It's long been said that “dog is man's best friend,” and many people feel that way about their family pets. They are so attached to their pets, in fact, that they frequently take them along with them in the car—and it's not just a ride to the vet. They're taking dogs to dog parks, day care and even play dates with other dogs. This is all well and good, until one thinks about the distraction that having a dog in the car brings.
A survey of drivers who travel with their dogs showed that drivers admit to petting their dogs; using hands or arms to hold dogs in place while braking; using hands to keep dogs from climbing into the front seat; allowing dogs to sit on their lap; and feeding dogs treats while driving.
In addition to the driving distraction that Bowzer presents when he is a passenger in the car is the safety hazard. In an accident, Bowzer becomes a flying missile, injuring himself and others as he bounces around the car. In an abrupt stop, Bowzer will keep moving at the speed the car was traveling. Take a 40-pound dog moving at 60 miles an hour, and the physics of the situation get ugly. The driver, passengers and Bowzer may all be injured.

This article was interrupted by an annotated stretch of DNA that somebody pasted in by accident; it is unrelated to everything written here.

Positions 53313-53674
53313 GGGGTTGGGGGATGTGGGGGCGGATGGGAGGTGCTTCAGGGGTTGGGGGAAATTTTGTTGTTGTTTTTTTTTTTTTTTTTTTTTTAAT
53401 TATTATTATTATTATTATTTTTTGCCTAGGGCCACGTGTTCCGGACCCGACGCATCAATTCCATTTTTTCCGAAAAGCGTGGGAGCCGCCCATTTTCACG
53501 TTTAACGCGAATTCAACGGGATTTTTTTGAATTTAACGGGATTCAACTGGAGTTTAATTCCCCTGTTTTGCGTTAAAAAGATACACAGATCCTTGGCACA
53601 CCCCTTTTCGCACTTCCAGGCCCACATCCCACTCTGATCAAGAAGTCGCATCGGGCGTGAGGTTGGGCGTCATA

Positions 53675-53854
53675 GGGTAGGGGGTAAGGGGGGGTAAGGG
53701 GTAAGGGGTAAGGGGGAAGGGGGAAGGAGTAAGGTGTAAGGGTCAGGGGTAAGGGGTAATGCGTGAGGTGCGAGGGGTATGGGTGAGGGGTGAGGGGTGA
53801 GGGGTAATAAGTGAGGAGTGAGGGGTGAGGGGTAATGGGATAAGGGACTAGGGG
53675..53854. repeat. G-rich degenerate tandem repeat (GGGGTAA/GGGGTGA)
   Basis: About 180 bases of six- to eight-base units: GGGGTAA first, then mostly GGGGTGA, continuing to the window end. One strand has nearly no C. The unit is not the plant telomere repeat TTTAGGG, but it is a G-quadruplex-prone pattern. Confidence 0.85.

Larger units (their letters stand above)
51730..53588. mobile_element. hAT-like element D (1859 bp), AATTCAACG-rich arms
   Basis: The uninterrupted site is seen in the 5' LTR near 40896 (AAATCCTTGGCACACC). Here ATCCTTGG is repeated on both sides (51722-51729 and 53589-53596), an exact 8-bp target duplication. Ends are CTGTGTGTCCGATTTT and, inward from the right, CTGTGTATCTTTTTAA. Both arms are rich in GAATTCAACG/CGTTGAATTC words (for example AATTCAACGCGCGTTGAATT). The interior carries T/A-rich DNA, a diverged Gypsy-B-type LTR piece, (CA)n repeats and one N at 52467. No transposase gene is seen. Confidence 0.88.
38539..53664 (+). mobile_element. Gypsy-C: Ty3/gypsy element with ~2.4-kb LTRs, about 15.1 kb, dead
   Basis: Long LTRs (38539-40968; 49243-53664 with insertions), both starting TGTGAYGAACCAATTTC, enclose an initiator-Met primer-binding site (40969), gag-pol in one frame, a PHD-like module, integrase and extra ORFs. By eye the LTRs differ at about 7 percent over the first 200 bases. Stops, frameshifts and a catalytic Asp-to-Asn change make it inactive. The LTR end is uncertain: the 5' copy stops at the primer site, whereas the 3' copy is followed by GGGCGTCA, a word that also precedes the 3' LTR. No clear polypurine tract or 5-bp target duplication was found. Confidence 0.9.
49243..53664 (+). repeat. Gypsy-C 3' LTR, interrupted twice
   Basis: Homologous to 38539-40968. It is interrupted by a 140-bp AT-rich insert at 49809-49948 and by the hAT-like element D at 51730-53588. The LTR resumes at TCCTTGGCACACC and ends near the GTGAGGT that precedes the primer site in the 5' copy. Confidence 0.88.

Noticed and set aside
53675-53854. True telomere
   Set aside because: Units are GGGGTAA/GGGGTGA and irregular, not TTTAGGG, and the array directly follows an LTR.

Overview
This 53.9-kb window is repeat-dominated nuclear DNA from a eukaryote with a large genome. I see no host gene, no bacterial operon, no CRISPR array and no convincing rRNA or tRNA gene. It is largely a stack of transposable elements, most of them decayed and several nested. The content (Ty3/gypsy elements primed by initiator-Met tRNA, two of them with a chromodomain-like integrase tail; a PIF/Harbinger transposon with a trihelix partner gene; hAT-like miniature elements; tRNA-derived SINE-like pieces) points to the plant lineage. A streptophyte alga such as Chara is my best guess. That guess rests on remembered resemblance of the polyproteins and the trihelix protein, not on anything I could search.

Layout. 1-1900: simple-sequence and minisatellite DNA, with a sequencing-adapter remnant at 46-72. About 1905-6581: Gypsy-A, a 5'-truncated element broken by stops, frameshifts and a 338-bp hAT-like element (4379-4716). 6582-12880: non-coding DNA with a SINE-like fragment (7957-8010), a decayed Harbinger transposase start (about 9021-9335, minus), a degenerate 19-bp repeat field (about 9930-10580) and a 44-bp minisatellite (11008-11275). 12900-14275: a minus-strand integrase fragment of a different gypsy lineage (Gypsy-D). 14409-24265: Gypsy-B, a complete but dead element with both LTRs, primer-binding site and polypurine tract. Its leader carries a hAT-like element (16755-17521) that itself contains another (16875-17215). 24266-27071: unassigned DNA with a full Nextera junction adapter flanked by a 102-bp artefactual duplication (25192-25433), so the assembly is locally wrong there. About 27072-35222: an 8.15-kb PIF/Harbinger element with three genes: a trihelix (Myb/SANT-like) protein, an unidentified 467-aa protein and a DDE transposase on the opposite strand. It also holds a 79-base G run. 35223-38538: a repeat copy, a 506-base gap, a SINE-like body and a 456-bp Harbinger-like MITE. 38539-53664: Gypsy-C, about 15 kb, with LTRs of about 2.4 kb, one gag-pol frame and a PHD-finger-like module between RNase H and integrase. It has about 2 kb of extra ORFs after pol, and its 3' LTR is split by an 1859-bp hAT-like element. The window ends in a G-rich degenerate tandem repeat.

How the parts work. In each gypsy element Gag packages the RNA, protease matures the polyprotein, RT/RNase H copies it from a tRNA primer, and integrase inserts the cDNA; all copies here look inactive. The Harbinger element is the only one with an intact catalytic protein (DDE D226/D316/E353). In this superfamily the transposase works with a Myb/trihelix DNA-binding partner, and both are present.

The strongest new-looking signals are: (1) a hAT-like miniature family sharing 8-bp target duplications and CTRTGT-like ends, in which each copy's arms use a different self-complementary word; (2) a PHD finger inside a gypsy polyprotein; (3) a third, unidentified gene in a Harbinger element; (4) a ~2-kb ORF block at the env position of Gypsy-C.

Remember that as far as insurance is concerned, Bowzer is personal property, so the Auto policy med pay doesn't cover injuries to Bowzer, and the Homeowner's policy doesn't cover animals. Some carriers are now offering coverage for animals traveling in cars. One carrier's limit is $2,000; however, if you've ever taken an animal to an emergency vet, you know that $2,000 may not be enough to treat all of Bowzer's injuries.
But all is not lost. A visit to most pet stores will provide you with a safety harness for your furry friend. While there aren't any laws that Bowzer must be buckled up, if you buckle up yourself and your family, you may as well buckle up Bowzer.